5. Downsizing, Outsourcing, Contractorisation etc.
To overcome the difficulties emanated from the total ban on recruitment and creation of posts and more specifically impacted by the 2001 executive fiat of the Government of India in the matter, many departments had to resort to outsourcing of its functions. Some were virtually closed down and a few others were privatised or contractorised. The large scale outsourcing and contractorisation of functions had a telling effect on the efficacy of the Government departments. The delivery system was adversely affected and the public at large suffered due to the inordinate delay it caused in getting the requisite service. The financial outlay for outsourcing of functions of each department increased enormously over the years, as a consequence of which, the quality of work suffered. In order to ensure that the people do get a better and efficient service from the Government departments and to raise the image of the Government employees in the eyes of the common people, it is necessary that the present scheme of outsourcing and contractorisation of essential functions of the Government must be abandoned. The practice of outsourcing and contractorisation is nothing but a cruel exploitation of the alarming situation of unemployment. The system of outsourcing of the functions seeks to informalise the workforce. The contract/casual workers get not even one third of the salary of the regular work force. They have no social security benefits like pension, provident fund gratuity etc. The Central Government employees fought against the temporary service rules which was in vogue in sixties and ensured that the recruitment to Government service is permanent and the civil servants are not allowed to be fired at the whim and fancy of their bosses. The outsourcing and contractorisation has paved way for large scale entry of casual workers and has resulted in the reversal of what all achieved in this direction through struggles in the past two decades.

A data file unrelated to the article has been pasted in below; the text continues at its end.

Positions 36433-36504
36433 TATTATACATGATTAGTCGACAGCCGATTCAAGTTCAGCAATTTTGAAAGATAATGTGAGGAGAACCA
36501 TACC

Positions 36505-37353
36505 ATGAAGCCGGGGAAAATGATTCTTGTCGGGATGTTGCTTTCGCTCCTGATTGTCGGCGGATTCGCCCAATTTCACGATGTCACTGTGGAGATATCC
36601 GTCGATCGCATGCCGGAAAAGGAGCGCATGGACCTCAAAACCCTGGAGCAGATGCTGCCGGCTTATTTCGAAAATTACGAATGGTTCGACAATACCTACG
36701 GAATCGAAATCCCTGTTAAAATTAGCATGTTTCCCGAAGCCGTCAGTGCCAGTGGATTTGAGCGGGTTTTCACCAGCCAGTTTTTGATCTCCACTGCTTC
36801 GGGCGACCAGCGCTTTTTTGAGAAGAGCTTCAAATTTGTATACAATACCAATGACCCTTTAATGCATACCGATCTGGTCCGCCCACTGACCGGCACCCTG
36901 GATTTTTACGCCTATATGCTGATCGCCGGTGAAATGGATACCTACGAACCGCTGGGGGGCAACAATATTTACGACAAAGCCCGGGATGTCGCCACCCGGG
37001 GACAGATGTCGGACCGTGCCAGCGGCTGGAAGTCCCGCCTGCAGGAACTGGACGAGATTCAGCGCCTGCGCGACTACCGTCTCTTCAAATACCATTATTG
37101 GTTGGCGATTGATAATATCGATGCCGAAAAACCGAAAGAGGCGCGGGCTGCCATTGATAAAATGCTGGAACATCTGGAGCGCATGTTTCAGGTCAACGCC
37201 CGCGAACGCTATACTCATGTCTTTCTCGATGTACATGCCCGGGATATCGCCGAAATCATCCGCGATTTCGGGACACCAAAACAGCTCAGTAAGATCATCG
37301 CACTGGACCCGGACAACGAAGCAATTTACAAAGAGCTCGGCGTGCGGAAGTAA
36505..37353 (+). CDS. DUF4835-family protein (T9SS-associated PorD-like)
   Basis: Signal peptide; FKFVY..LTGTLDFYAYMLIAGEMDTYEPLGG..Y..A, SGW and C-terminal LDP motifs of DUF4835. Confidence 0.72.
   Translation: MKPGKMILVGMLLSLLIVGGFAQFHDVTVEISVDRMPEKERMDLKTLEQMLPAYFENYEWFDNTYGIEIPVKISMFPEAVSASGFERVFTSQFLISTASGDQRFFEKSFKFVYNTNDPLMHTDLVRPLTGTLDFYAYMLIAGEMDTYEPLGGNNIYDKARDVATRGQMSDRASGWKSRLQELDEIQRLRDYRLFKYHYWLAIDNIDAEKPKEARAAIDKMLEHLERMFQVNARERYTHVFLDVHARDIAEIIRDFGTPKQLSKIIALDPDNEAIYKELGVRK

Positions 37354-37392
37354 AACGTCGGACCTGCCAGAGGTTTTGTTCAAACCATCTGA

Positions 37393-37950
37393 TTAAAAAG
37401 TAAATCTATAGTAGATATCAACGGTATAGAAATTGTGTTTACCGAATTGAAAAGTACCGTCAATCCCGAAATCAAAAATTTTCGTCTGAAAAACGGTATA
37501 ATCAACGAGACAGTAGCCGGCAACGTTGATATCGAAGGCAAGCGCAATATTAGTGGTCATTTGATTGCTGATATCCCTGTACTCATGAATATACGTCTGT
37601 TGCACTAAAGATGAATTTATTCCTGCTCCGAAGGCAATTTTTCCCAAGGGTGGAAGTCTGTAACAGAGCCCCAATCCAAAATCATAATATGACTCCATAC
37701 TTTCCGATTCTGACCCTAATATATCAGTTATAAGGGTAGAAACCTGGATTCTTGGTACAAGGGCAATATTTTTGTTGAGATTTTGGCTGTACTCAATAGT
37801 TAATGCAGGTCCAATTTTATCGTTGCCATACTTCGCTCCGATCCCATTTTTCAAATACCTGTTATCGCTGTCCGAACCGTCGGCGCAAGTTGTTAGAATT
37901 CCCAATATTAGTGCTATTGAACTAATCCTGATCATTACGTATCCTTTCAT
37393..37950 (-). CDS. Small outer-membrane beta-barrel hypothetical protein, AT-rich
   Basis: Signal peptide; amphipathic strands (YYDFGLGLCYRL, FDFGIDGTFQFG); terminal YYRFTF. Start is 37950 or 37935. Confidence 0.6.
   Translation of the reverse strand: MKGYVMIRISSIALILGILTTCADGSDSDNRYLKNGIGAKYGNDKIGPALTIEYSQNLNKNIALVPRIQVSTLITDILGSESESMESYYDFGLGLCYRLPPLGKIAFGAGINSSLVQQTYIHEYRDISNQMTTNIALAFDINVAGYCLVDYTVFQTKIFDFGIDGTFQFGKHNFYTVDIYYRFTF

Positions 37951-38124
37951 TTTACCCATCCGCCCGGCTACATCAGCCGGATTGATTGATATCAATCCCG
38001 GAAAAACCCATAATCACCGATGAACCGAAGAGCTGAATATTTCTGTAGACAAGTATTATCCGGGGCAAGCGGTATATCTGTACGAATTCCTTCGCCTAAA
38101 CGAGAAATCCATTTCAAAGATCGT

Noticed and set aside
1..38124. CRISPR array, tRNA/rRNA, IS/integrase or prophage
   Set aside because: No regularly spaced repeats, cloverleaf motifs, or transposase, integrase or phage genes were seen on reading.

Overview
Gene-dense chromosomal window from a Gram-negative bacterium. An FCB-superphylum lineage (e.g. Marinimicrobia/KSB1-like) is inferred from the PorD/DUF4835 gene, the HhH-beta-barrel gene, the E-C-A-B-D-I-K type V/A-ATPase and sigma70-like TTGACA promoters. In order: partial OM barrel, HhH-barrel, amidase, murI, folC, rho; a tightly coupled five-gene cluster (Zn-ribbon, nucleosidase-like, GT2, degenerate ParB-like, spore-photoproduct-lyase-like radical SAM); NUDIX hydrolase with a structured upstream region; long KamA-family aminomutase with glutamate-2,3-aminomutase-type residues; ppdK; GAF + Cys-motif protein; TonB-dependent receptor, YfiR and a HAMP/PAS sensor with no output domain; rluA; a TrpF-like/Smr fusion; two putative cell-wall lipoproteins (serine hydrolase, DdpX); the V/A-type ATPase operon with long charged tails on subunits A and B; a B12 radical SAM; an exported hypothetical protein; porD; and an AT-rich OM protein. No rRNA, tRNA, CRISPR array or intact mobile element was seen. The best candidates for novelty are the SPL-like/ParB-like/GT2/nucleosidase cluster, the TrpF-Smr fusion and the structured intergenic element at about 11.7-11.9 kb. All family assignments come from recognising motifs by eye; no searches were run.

The prevalent system of outsourcing and contractorisation, therefore, needs to be abandoned and all the regular and perennial nature works should be entrusted on regular Government employees only.
6. Revising Overtime Allowance(OTA) and Night Duty Allowance Rates
It may be seen that the Overtime Allowance is seldom paid to the Government employees. It is only in case of emergency and in the contingency in which the work cannot be postponed, like that happens in the Railways in smooth running of trains round the clock, in the RMS Division of Postal Department, in the Atomic Energy Commission offices or when the Parliament is in session in other administrative offices, employees are asked to do work beyond the stipulated working hours. The Night Duty Allowance is, however, paid to Government employees who have to work in night shifts with certain stipulated conditions. The 4th CPC recommended that since there had been considerable misuse of the provisions relating to grant of OTA, the Government should find alternative methods to compensate the employees who are asked to work on over time and pending such a scheme being evolved recommended not to revise the rates. However, the Government did not bring in any new scheme but issued the directive that the OTA and Night duty allowance will be paid to the employees who are called upon to do overtime or night duty on the basis of the 4th CPC pay structure. This directive is still in vogue.
Owing to certain disagreements with the Government on these issues, this matter was referred to Board of Arbitration under the JCM Scheme, whereupon the Board of Arbitration, having found unreasonable position taken by the Government, gave out the award in favour of the staff and directed the Government to revise the order whereby the allowance will be linked to the actual pay of the Government employees. The Government did not accept this award and decided to approach the Parliament for rejection of the same. The matter has not yet been placed in the form of a resolution in the Parliament. Despite the fact that the employees had been abiding by the directive of their superiors to be on overtime/night duty, and despite having won the case before the Board of Arbitration they continue to be compensated on the basis of the Notional pay as in 1986. There cannot be a much bigger injustice meted out to the employees. The Government must accept the award of the Board and issue instructions linking the Allowance to the actual pay of the employee.
7. Stepping up of pay of seniors who are drawing less pay than the juniors consequent on fixation of pay due to implementation of 6th CPC recommendations between Direct Recruits and Promotees